Wednesday, November 28, 2018

How I'm to View My Body

I woke up at 6:00 a.m. with a head full of thoughts on two different subjects, so get ready for word vomit from me and to share your own thoughts. Here’s the first thing bursting out of my head: our physical bodies.
We (I know I can’t speak for everyone, but follow along if this applies to you) are so consumed with our physical bodies. Think about how much of your day is spent thinking about your body. How much do you analyze it or compare it to others’ bodies?
I am starting to get fine lines on my face. I see those and get a little startled that I’m old enough to have any! I try to take care of myself and this body I’ve been given. I apply creams and remind myself to drink water and do everything I can (within reason) to delay the aging process. I seem pretty fine with it...until someone contacts me saying they have a miracle solution to help with my aging. Then I ask myself if I really look that bad!
Let’s just skip over the grey hairs for now, because the 12 or so I’ve counted are sticking around for the time being. I’m not giving them any space in my mind right now. 😂
We’ll move on to the larger area of the body that is covered in stretch marks and cellulite. Thanks to a rare condition I have that causes my body to swell and has done so for a few years short of a decade, my body has stretched and released to accommodate the fluctuating fluids. Every line on my hips, waist, thighs, legs, and elsewhere is a constant reminder of physical and emotional pain I’ve felt from this condition. I’ve tried creams to make the lines and cellulite fade, because they’re not pretty by most people’s standards.
And, oh, my c-section. It left a scar, which really doesn’t bother me. But it also left a fold of skin above the scar. No matter how many workout videos I follow that are intended to make that fold vanish, it’s still there.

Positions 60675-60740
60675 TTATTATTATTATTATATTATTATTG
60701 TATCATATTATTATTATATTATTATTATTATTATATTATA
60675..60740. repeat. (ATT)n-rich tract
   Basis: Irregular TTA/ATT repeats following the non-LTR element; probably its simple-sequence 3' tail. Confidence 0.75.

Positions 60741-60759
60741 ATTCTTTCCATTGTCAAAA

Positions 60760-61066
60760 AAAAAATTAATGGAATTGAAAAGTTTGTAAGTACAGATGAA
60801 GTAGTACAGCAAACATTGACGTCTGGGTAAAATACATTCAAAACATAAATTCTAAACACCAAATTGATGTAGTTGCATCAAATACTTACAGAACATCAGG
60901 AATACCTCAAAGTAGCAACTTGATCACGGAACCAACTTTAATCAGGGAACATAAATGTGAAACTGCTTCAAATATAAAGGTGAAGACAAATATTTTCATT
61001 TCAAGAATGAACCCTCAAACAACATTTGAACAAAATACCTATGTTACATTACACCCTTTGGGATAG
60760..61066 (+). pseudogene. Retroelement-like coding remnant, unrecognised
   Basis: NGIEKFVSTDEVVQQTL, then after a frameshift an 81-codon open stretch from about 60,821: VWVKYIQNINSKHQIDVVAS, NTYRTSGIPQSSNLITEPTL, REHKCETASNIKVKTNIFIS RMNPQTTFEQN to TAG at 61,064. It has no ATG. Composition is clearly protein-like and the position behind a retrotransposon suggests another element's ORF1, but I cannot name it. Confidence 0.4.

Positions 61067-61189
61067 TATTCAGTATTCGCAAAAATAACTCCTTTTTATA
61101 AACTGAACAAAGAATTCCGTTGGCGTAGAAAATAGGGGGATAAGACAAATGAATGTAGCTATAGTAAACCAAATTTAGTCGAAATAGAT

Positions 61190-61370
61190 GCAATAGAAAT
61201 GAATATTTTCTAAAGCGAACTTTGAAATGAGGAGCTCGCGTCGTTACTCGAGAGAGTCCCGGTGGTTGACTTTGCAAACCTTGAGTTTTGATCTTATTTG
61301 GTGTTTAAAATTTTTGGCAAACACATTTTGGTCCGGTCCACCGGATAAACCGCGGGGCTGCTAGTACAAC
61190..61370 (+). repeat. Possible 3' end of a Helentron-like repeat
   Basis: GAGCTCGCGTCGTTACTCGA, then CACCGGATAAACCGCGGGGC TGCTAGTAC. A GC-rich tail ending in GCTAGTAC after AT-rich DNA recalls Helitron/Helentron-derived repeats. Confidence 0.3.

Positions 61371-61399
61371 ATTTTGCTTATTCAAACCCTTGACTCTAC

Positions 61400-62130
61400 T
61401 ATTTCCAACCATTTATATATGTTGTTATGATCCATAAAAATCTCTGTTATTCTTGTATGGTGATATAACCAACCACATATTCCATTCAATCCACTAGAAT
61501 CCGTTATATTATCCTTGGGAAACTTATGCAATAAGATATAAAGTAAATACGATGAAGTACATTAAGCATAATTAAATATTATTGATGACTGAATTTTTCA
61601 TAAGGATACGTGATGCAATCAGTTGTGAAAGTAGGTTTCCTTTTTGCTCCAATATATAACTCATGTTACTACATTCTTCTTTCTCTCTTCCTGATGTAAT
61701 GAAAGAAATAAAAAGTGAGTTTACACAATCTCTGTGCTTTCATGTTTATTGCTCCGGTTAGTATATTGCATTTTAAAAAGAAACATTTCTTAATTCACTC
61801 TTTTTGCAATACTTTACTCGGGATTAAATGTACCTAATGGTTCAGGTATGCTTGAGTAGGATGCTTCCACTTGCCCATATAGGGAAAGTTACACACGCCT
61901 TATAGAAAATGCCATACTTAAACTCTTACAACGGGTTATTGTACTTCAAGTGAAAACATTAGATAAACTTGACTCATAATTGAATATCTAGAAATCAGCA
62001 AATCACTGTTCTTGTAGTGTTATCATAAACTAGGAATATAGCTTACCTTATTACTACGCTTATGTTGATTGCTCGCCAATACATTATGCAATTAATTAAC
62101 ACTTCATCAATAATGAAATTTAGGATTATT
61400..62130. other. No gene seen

I, at times, avoid the mirror or will stand in the mirror and critique. Why? Because I’m not meeting the world’s standards. Because people say hurtful things. Because freckles, fine lines, stretch marks, cellulite, and folds are things you’re not supposed to have, right?
So what am I supposed to do? I’m to care for this body I’ve been given. Drink water, feed it nourishing food, get up and move. Even more than that, be thankful for it. Treat it in a way that’s pleasing to God. The fine lines are a reminder that God has gifted me with 33 years on this earth. The stretch marks and cellulite tell the story of the pain He brings me through. The evidence of a c-section is the evidence of how he brought my daughter into this world, saving her life and mine. They’re all signs of a life I have to be thankful for.
We take these bodies that were created in the image of God and are meant to house souls and spirits that are to glorify Him, and we instead worship the temple instead of Who created the temple. We worship the creation instead of the Creator. We tell God that what He has given us isn’t good enough. Would we really be happier with what we view as ideal bodies? I don’t think so. I see people with ideal bodies facing heartache too. Their physical bodies haven’t prevented them from pain.
My goal is to change my thoughts to thoughts of thanks each time I’m tempted to critique this body. Thank you, God, for life. May I worship you and what you’ve done in my life and view this body as a scrapbook of those stories and experiences, a body whose purpose is to reflect You.
I am made in the image of the Triune God: Genesis 1:26-27.
This body is God’s temple: 1 Corinthians 3:16; 6:19-20.
I’m pretty sure this will be a lifelong battle of choosing thankfulness over criticism, but don’t you think it’s a worthy battle?

[I’m pictured here with my daughter at her fourth birthday party. There’s nothing like having a daughter that will make you think about the way you speak about yourself and about how God created you.]

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